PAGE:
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Respiratory protection – Every breath you take

13 October 2023

BREATHING IN hazardous airborne substances causes ill health and therefore suitable controls need to be put into place.

Silicosis, mesothelioma, lung cancer, COPD and occupational asthma are diseases typically caused by inhalation of dust over a long period of time. Ideally control measures should include elimination, substitution and/or engineering controls, however respiratory protective equipment (RPE) is also often part of the control strategy. When RPE is used, every breath taken needs to be free of the inhalation hazard and that requires that the RPE is working right, fitting right and not being compromised by other head worn personal protective equipment (PPE)…. and of course, being worn in the first place!

Setting out to purchase and implement RPE can be a challenge and many questions come to mind… what types of RPE are available, what type do I need, does it need fit testing, how should it be used and maintained and what training do I need to provide.. are typical examples. This article highlights a few points around selection and use of RPE.

Things can (only) get better

Occupational lung diseases typically have a long latency meaning the underlying cause is from exposure over many years and therefore the current deaths are a result of past working conditions. While some progress has been made on reducing exposure to asbestos, for which the death rate is assumed to fall over the next decade, the latest figure for breathing problems caused or made worse by work remains sadly stubborn at around 17,000 new cases per year. Of the various inhalation hazards to which workers are exposed, dust from stone, cement, brick, and concrete, i.e., construction dust, accounts for a large proportion. Over the last two years we have also had a stark reminder that infectious diseases are also inhalation hazards that require effective RPE deployment.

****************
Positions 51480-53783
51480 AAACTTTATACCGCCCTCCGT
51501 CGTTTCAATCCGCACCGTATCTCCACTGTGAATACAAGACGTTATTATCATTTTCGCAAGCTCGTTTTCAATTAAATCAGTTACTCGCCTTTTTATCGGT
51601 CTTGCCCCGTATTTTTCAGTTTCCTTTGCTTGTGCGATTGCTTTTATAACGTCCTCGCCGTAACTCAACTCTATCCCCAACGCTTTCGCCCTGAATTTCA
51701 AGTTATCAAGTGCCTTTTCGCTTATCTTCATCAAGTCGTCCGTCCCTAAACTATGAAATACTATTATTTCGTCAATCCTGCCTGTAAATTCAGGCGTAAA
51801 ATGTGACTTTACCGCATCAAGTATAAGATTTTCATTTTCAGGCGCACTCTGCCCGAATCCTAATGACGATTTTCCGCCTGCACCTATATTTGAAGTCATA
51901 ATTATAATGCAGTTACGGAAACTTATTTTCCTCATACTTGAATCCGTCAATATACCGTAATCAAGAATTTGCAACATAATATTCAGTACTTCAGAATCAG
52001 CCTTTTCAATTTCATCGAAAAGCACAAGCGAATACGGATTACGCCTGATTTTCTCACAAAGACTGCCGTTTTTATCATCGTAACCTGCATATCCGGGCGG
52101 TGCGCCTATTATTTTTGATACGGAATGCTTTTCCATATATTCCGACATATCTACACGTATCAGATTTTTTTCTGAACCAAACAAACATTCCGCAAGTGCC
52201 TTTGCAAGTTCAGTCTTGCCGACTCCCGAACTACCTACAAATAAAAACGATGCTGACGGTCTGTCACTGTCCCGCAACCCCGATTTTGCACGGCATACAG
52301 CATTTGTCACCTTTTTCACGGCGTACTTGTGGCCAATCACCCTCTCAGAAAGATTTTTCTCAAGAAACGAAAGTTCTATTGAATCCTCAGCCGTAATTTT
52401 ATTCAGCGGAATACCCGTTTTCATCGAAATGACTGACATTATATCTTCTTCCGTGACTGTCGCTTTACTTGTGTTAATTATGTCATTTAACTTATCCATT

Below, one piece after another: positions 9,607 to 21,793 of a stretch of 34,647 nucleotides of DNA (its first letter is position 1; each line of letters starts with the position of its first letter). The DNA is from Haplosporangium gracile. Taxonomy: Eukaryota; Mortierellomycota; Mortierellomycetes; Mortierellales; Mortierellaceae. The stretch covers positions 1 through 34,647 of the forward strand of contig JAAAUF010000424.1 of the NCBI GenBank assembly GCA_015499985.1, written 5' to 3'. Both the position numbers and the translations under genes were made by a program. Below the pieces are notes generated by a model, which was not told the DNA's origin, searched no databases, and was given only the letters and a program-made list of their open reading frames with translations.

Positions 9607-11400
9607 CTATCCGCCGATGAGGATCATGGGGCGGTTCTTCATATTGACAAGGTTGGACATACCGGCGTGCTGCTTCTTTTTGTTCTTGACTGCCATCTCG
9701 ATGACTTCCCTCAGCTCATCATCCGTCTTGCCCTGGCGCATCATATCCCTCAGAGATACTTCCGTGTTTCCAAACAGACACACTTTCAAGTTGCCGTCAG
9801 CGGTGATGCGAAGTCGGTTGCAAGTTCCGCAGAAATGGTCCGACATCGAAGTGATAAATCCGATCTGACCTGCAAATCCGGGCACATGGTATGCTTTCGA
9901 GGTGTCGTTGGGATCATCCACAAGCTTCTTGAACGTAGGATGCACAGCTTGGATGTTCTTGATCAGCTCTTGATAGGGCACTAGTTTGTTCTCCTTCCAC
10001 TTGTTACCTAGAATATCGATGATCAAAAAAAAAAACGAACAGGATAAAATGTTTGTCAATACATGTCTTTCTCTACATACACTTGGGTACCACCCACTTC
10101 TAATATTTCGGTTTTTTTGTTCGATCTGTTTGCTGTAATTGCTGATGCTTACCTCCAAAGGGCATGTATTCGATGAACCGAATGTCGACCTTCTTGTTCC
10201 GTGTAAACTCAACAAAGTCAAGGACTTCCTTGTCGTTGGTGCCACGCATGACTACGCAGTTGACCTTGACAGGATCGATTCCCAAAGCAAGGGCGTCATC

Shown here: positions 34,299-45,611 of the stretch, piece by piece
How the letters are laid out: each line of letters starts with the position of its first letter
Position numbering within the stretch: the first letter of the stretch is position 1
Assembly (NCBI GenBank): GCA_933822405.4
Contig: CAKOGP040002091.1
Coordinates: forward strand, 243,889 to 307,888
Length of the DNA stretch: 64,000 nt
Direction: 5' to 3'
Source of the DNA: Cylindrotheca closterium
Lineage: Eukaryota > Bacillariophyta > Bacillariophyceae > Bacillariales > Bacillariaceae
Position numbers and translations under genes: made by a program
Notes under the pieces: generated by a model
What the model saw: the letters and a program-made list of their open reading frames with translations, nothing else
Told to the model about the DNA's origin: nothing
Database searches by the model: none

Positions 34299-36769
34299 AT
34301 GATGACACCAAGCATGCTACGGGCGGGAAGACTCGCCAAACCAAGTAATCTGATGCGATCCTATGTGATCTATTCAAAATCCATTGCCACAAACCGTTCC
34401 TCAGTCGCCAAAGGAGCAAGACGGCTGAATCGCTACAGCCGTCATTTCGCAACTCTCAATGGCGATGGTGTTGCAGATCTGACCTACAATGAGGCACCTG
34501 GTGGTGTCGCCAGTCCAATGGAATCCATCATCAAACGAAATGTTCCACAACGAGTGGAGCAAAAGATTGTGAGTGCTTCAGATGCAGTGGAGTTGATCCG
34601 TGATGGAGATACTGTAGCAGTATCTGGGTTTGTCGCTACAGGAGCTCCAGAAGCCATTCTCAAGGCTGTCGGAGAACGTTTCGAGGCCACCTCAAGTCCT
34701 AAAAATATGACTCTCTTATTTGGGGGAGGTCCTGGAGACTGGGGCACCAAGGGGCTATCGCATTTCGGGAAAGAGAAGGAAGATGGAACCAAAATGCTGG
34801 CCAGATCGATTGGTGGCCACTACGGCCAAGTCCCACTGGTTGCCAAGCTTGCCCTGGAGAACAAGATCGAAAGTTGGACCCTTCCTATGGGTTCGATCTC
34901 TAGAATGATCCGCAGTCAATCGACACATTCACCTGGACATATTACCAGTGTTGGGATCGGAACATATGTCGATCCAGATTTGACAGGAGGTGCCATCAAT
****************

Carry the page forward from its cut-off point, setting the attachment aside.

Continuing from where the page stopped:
Get ready – selecting RPE

At the start of the selection process, it is vital that a thorough risk assessment is undertaken. The risk assessment should consider the hazard, its nature, the sources contributing to the exposure, the degree of exposure, the working environment, the tasks, and importantly, the workers carrying out the tasks. Having a detailed risk assessment will assist to select RPE that is adequate and suitable.

Adequate RPE is right for the hazard and reduces exposure to the level required to protect the wearer’s health.

To select adequate RPE, the hazard substance, its nature, form and concentration need to be identified. This will help to select both the right type of RPE and right filter type and class. Knowing the concentration of the hazard will help to determine the level of protection required by comparing the RPE’s Assigned Protection Factor (APF) (see Table 1) with the Workplace Exposure Level (WEL) which can be found for most hazardous substances in HSE EH40. Where the exposure concentration is not known the RPE Selector tool is a very useful resource.

Suitable RPE is right for the wearer, task and environment, such that the wearer can work freely and without additional risks due to the RPE.